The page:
UMass Medical School has created the Warren J. Ferguson Scholarship to honor its namesake’s contributions to the field of criminal justice health. The scholarship was announced March 16 at the Academic & Health Policy Conference on Correctional Health, which Dr. Ferguson co-founded 10 years ago.
Academic Consortium on Criminal Justice Health
The 10th annual Academic & Health Policy Conference on Correctional Health will include a peer session on implementing medication assisted treatment for opioid abuse, and a town hall featuring the perspectives of justice-involved individuals when it convenes March 16-17 at the Atlanta Airport Marriott in Atlanta, Georgia.
To improve treatment of substance use disorder in prison and jail populations, UMass Medical School has teamed up with the departments of corrections in Connecticut and Rhode Island, and the sheriffs in the Massachusetts counties of Middlesex and Barnstable. This correctional health practice collaborative will help participants implement evidence-based approaches in correctional settings.
The Academic Consortium on Criminal Justice Health (ACCJH) will increase the number of scholarships, structured mentorships, and networking opportunities available to students, junior investigators and stakeholders with funding from The Jacob and Valeria Langeloth Foundation. ACCJH is supported by UMass Medical School.
Incarcerated elders are the fastest growing segment of the prison population, and their numbers have increased nearly 200 percent since the 1990s, according to the National Institute of Corrections. These inmates pose a challenge to correctional administrators because they often suffer from chronic illnesses and disabilities that can be complex to manage and expensive to treat.
More academic health centers should partner with correctional facilities to improve clinical care and advance education and research, according to an Academic Medicine commentary co-authored by Warren Ferguson, MD, professor and vice chair of family medicine & community health and a correctional health expert at UMass Medical School.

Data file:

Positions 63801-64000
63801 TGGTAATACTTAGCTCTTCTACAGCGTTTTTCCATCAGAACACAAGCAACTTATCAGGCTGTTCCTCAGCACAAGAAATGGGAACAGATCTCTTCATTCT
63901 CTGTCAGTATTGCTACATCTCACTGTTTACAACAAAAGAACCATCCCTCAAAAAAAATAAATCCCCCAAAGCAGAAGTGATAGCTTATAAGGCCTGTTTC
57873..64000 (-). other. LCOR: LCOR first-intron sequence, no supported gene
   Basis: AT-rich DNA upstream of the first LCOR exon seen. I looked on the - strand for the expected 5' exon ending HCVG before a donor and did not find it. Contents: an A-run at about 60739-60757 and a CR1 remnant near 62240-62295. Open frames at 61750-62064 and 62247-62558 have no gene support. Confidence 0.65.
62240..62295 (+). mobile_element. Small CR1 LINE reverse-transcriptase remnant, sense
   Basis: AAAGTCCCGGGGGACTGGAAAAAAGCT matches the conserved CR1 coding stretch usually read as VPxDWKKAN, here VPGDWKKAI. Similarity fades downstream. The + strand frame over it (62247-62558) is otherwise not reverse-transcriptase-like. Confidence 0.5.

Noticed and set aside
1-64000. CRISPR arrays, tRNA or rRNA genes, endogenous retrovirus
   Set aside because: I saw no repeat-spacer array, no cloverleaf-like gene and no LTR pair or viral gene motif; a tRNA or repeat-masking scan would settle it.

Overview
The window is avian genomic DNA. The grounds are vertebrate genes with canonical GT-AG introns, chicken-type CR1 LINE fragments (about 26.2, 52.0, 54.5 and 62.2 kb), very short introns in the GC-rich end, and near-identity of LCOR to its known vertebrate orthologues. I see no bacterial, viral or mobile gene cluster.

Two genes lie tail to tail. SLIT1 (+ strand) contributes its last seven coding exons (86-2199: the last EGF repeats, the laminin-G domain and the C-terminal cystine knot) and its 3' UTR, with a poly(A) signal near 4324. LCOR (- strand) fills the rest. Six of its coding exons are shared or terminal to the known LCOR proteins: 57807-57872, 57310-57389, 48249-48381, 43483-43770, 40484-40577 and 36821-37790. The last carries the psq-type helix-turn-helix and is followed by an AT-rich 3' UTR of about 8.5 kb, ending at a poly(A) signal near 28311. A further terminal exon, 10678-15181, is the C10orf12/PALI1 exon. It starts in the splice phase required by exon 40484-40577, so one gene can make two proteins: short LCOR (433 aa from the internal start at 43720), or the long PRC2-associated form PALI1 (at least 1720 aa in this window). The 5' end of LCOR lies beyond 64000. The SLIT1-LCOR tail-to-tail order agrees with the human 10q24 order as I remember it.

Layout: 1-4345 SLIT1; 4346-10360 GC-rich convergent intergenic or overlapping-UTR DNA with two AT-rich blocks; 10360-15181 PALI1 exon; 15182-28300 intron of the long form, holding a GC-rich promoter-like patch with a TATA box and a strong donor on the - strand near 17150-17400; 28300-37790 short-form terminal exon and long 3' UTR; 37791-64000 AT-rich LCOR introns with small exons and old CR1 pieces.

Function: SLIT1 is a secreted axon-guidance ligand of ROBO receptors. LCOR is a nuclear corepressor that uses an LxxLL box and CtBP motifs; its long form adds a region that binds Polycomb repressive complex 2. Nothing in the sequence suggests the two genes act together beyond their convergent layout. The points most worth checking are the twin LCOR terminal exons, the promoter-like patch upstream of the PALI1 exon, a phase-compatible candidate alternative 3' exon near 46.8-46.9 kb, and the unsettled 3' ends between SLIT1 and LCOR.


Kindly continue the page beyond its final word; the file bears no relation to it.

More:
The newest research concerning the health care of incarcerated populations will be presented by national experts at the 8th Academic and Health Policy Conference on Correctional Health March 19-20 at the Hyatt Boston Harbor.
UMass Medical School will partner with academic medical centers to create a correctional health practice collaborative focused on implementing evidence-based treatments for substance use disorders and Hepatitis C in state prison systems.
The Association of American Medical Colleges (AAMC) recognized UMass Medical School’s Health and Criminal Justice Program for its efforts in improving the health and outcomes of individuals involved in the criminal justice system during the AAMC’s 126th annual meeting Nov. 8 in Baltimore, Maryland.
UMass Medical School’s criminal justice health expert Warren J. Ferguson, MD, calls on academic health science centers to address the effect of criminal justice involvement on public health through research, training and clinical care in a lead commentary that he co-authored in a special issue of the Journal of Health Care for the Poor and Underserved.